Over the course of the next two months we will be bringing you a series of articles on autism spectrum disorder (ASD); the challenges that these young people and their families face and, most importantly, how can we contribute to their education and integration into Romanian society.
We are working on a very exciting project that will enable young people with autism to live more autonomously. Stay with us through this journey and see how you can be a part of this campaign.
What is autism spectrum disorder?
Autism, or autism spectrum disorder (ASD), refers to a range of conditions characterized by challenges with social skills, repetitive behaviors, speech and nonverbal communication,as well as by unique strengths and differences.
We now know that there is not one autism but many types, caused by different combinations of genetic and environmental influences.
The term “spectrum” reflects the wide variation in challenges and strengths possessed by each person with autism. While there are individuals that can function independently in society,there are also people that remain nonverbal or have an intellectual disability.
But first, some facts…
· Around one third of people with autism remain nonverbal.
· Around one third of people with autism have an intellectual disability.
· Certain medical and mental health issues frequently accompany autism. They include gastrointestinal disorders, seizures, sleep disturbances, attention deficit and hyperactivity disorder (ADHD), anxiety and phobias.
How supportive is the Romanian legislation?
A 2009 Romanian research paper stated that “children with autism are invisible in contemporary Romanian society; there is even a lack of statistical data regarding children with autism in Romania” (Haiduc 2009, p. 27)
A 2010 legislation in Romania “Legea nr. 151/2010” includes specialised services for children with ASD. However, diagnostic criteria do not include adults in Romania. Thus, in Romania, there are no published statistics on the number of children or adults diagnosed with ASD.
There is a lack of legal framework to support families and young adults over 18 years. In the recent years, there have been several additions aimed at including young adults and offering them equal employment opportunities (ordinul nr. 707/538/2014), and diagnosing the degree of handicap (ordinul nr. 762/1992/2007).
Despite some laws aimed at protecting the interest of children and families with ASD, families with children on the spectrum are effectively on their own.
In order to learn how to face this condition, both children with ASD and their parents need education and a support system. On top of that, families take on an enormous financial burden, as one third of these children will never be able to take a job.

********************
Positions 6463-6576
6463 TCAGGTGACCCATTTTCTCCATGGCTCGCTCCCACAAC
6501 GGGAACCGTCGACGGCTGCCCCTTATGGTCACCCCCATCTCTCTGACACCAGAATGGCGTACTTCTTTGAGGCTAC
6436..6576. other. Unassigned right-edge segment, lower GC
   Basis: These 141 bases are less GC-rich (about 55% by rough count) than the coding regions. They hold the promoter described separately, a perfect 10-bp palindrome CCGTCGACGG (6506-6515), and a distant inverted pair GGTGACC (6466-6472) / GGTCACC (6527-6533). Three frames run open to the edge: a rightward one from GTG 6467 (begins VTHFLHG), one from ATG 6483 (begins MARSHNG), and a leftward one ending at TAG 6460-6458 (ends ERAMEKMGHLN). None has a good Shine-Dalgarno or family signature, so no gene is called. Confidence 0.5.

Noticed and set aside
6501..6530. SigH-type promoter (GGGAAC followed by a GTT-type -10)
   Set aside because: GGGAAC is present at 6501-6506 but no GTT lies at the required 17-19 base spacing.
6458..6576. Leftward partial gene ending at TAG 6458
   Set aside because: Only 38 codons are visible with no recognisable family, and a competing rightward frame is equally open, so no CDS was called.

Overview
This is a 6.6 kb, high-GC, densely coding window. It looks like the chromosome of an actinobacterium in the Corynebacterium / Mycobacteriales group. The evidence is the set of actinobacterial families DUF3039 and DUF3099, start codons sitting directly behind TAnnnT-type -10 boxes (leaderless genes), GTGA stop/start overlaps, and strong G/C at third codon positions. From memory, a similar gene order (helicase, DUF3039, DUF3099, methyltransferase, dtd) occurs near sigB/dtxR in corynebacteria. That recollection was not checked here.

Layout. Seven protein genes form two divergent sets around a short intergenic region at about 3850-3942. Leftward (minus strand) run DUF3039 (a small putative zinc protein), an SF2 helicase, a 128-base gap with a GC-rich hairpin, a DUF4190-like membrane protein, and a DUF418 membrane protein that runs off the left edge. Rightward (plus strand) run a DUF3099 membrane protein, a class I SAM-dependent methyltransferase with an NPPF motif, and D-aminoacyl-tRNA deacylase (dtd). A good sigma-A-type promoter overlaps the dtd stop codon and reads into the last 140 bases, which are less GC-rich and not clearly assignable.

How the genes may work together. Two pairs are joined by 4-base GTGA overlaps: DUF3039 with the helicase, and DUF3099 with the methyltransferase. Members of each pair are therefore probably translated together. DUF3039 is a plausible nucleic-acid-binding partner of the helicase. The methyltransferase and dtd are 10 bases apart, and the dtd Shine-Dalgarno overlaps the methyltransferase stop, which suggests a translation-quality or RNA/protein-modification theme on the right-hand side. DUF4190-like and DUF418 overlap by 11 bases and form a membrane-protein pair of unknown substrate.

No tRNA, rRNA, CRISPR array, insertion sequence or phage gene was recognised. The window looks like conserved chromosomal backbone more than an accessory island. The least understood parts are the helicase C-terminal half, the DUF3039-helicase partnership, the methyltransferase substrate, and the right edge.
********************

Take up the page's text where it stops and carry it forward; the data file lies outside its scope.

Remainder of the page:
There are 30 000 persons diagnosed with ASD in Romania. ASD cannot be cured but early diagnosis and therapy can help up to 47% of the children lead an independent life. Without therapy and education autism symptoms and dysfunctional behaviors worsen over time.
A story of team effort ...
The lack of governance on education dedicated to children with ASD is why different non-governmental organisations need to step in and compensate. There are several foundations doing their part in educating the children with ASD as well as their families. One of these foundations, Crystal Children, is our long-term partner.
Ever since we started working together on 2008 we are proud to say we have accomplished great things:
· We have received a 148.000 euro grant from Achmea foundation.This has gone towards setting up a day care center with qualified personnel to educate ASD children. The funds made this education center sustainable and has allowed the centre to take on more participants and hire more therapists.
· We have sent qualified therapists to train local personnel, and facilitated meeting with counterpart organisations in the Netherlands.
· We have also facilitated collaboration between Global Aware and Crystal Children. This collaboration resulted in the complete renovation of a therapy center. Moreover, it has solidified plans for our new project: a sustainable residential farm that will provide employment to young adults on the spectrum.
We are excited about what we have accomplished so far and what we are still working towards. We believe that challenges propel us further. Join us on our upcoming project with CrystalChildren. There will be an article dedicated fully to the residential farm in our third blog post in this series
What is autism
Resources in Romanian
Haiduc, L. (2009). School integration of children with autism, Acta Didactica,Napocensia, Volume 2, Supplement 1
Laws protecting the children and their parents